affect ecological processes. During the past 25 years, his work in aquatic ecology has focused on experimental wetland ecology, including the use of wetlands as natural treatment systems for wastewaters.
Odum has authored or coauthored several books that have significantly influenced ecology and related fields. He contributed to the classic ecology text written by his brother, Eugene Odum, also a major figure in ecology in the second half of this century. H. T. Odum's first book, Environment Power and Society (1970), presented a computer language and modeling technique to describe energy flow through ecosystems. The language and modeling approach became the tool of a group of followers who modeled energy flows associated with the movement of commodities in both natural ecosystems and human-dominated systems. This work led to the concept of "embodied energy," since termed "emergy," which accounts for the direct and indirect energy flows (those from "free environmental services" and those supplied by the economy) required to produce a substance. In turn, this led to efforts to conduct economic analyses in terms of energy units.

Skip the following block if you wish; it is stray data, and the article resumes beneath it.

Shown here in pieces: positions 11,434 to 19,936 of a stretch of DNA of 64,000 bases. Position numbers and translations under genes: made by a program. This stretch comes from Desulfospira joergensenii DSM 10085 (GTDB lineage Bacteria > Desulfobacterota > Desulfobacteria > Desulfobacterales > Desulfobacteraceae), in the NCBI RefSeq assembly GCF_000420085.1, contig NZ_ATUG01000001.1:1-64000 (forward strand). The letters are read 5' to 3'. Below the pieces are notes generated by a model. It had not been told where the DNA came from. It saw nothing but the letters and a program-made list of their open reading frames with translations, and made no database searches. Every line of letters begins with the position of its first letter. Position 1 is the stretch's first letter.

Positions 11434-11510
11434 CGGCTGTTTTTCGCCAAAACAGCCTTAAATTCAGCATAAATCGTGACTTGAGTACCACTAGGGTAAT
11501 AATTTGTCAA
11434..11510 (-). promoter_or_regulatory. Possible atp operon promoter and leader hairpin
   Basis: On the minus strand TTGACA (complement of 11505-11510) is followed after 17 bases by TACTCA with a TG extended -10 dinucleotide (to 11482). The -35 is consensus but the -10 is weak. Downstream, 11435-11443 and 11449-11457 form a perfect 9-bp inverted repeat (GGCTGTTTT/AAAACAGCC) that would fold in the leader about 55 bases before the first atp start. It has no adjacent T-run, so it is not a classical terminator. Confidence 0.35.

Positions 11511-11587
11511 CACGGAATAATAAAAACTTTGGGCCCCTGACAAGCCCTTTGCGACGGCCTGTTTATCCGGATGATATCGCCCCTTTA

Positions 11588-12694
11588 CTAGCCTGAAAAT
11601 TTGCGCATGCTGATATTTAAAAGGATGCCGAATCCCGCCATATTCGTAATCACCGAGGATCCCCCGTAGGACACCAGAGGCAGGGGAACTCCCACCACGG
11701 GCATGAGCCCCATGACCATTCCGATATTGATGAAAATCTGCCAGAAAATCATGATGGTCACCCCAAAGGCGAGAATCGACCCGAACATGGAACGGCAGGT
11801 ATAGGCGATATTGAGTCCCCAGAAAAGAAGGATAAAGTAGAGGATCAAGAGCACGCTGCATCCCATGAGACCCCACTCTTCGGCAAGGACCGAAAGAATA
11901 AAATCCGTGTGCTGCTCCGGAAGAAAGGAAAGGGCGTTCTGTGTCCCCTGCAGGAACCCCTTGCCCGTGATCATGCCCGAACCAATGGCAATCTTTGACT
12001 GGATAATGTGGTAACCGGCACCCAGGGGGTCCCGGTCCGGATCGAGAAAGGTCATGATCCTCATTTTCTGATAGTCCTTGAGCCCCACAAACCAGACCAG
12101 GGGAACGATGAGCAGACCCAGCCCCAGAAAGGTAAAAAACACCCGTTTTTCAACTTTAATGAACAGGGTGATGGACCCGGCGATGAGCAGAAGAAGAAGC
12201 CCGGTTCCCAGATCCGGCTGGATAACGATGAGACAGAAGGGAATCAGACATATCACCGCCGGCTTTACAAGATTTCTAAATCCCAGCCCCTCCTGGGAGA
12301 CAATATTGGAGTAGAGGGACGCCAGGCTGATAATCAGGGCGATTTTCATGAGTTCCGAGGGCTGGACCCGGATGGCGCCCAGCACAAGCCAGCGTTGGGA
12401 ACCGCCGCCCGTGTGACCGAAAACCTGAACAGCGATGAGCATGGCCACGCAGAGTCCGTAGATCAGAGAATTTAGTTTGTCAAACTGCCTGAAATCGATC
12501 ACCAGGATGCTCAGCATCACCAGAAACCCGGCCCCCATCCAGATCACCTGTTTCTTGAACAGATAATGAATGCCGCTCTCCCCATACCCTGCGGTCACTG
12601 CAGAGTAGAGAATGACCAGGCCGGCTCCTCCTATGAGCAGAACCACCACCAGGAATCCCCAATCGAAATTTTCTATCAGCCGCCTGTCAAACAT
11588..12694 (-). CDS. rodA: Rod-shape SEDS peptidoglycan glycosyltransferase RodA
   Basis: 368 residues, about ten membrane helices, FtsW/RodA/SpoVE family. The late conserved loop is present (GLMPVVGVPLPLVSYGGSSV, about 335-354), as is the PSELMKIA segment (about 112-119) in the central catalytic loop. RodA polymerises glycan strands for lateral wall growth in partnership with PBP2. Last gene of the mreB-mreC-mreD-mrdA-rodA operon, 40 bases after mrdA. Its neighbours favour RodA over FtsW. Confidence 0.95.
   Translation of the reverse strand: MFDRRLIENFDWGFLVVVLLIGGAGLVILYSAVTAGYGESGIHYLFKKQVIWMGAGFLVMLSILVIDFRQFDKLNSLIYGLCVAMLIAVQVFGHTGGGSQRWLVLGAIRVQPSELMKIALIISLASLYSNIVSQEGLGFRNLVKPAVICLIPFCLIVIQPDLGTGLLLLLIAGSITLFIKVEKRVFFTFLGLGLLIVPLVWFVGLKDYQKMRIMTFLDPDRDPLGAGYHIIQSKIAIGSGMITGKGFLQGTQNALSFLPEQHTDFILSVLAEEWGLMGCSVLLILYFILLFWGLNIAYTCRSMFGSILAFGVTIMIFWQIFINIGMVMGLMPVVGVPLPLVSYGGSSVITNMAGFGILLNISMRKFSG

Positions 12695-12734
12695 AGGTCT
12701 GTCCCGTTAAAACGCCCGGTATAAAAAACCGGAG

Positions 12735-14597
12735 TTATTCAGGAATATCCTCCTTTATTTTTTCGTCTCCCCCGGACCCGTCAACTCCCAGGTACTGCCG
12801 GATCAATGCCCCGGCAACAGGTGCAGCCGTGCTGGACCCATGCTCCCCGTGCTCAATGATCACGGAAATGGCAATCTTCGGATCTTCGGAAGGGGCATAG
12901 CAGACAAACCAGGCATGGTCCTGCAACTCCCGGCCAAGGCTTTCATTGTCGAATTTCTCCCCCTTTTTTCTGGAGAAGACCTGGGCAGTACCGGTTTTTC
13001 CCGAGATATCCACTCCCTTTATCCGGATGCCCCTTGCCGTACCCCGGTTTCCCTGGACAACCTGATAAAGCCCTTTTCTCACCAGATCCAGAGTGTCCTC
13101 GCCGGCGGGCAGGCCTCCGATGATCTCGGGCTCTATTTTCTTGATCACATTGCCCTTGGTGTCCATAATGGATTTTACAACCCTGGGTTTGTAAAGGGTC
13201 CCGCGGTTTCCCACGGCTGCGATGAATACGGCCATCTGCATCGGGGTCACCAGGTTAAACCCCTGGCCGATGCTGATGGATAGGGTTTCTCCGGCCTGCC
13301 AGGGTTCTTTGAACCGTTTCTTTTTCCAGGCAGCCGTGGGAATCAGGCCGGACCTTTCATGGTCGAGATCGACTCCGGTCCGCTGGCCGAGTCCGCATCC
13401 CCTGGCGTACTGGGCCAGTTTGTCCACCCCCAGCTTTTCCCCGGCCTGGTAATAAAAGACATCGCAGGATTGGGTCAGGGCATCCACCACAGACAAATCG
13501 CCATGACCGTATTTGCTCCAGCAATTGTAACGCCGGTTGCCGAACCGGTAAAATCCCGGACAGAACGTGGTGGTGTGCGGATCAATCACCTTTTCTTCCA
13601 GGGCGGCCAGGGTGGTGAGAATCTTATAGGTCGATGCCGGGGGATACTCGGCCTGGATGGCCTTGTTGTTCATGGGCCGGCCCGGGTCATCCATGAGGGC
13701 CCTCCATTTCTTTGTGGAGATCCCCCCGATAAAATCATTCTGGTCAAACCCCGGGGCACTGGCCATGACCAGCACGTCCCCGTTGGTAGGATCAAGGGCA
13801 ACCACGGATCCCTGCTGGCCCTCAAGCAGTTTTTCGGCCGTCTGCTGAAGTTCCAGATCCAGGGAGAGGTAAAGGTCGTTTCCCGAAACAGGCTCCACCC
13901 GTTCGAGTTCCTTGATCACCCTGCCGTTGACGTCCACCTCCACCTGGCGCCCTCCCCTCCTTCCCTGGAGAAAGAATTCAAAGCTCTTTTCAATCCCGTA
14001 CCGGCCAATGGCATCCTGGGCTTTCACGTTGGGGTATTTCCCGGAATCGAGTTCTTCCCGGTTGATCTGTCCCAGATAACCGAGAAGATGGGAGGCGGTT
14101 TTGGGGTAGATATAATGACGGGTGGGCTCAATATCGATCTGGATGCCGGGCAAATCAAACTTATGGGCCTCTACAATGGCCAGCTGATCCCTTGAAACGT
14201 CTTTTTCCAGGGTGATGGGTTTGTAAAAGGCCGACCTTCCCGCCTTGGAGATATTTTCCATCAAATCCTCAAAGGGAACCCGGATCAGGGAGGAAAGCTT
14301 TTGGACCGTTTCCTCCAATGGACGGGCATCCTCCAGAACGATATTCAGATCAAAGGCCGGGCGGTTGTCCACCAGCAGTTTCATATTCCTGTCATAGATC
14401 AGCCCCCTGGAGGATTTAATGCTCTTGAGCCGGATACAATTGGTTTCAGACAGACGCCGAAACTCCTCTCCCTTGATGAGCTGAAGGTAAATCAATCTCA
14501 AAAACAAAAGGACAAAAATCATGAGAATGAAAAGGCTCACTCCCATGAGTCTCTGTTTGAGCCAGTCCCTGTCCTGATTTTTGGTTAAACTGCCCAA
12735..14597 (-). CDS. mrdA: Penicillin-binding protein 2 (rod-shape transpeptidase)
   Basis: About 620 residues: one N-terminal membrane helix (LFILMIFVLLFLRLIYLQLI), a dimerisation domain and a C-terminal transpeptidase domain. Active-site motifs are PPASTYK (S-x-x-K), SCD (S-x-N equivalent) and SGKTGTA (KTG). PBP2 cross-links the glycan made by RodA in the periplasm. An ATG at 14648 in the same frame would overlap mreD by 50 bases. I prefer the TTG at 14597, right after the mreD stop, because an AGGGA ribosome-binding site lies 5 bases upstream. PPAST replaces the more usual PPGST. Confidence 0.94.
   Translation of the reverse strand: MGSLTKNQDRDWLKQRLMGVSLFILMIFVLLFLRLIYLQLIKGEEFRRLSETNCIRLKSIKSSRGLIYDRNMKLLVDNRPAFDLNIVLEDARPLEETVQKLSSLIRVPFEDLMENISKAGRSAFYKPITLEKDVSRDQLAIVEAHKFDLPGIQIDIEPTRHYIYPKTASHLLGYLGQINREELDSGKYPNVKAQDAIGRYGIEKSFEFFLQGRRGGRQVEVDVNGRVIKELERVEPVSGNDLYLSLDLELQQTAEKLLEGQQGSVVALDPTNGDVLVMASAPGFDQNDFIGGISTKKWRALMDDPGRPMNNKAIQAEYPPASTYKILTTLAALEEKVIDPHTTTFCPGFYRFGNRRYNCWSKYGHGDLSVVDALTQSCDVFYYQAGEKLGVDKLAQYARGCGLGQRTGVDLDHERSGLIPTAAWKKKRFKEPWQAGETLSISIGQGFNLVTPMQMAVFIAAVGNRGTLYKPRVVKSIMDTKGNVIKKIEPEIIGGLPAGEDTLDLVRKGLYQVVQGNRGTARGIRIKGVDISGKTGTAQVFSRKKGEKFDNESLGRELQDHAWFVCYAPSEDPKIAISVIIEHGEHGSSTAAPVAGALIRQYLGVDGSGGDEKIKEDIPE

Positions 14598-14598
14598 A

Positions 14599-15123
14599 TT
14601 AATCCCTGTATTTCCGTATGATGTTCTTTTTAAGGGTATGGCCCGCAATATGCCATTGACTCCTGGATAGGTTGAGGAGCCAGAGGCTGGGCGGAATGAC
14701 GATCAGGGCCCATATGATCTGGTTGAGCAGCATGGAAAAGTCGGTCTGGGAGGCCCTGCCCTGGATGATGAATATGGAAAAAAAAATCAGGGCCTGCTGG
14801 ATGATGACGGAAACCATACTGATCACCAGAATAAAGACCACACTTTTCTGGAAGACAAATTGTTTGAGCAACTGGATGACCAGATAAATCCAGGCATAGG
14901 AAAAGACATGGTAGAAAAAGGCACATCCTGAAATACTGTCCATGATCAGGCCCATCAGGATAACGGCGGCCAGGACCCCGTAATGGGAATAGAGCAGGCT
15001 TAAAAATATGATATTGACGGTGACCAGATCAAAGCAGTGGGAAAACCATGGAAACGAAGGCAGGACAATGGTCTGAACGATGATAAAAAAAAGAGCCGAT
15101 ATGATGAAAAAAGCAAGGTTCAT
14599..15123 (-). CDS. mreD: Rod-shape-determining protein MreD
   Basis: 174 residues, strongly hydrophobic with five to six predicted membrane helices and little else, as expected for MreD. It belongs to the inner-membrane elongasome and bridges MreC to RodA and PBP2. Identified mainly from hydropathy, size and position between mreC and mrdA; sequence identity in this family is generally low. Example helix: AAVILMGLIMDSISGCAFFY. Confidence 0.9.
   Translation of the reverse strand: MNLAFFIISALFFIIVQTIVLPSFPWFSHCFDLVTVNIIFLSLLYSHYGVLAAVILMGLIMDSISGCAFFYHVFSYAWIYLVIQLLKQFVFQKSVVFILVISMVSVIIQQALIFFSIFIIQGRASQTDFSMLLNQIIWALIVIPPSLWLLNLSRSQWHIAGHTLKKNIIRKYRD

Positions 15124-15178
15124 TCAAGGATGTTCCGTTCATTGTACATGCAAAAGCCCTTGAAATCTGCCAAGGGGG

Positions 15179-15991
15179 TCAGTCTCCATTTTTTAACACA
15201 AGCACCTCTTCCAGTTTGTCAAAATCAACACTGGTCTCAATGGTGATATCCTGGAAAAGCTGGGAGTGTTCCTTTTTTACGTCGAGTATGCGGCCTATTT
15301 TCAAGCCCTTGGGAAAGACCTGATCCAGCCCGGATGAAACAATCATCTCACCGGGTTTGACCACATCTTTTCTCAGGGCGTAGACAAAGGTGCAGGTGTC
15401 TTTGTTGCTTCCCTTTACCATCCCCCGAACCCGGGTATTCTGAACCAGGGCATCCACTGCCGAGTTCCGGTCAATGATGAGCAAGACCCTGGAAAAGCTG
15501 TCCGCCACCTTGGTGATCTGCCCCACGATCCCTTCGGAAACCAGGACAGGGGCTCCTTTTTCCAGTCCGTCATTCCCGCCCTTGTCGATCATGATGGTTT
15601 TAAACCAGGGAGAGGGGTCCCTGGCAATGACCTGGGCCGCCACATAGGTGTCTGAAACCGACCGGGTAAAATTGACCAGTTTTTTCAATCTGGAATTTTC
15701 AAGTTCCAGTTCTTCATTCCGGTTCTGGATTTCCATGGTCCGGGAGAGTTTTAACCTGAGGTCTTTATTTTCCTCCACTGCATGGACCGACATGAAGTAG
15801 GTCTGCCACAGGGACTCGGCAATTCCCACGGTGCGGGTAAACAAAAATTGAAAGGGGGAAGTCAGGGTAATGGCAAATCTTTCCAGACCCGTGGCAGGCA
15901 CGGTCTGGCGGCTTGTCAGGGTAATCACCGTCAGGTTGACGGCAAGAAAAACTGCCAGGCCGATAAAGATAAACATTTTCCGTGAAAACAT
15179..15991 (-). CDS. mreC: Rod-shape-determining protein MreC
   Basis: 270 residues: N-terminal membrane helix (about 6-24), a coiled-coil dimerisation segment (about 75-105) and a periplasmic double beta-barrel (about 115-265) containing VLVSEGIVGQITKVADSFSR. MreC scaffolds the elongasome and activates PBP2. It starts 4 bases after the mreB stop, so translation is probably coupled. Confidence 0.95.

Odum coined the term ecological engineering in 1962, and he has contributed much to its development as a field distinct from but related to environmental engineering (Mitsch, 1994). He continues to promote the development of university curricula to produce ecological engineers (Odum, 1994). Odum has received many awards, including the Mercer Award of the Ecological Society of America; the AIBS (American Institute of Biological Science) Distinguished Service Award; the Prize of the Institut de la Vie, Paris; and the Crafoord Prize of the Swedish Academy of Sciences. The last two prizes were shared by the two distinguished brothers, H. T. and Eugene.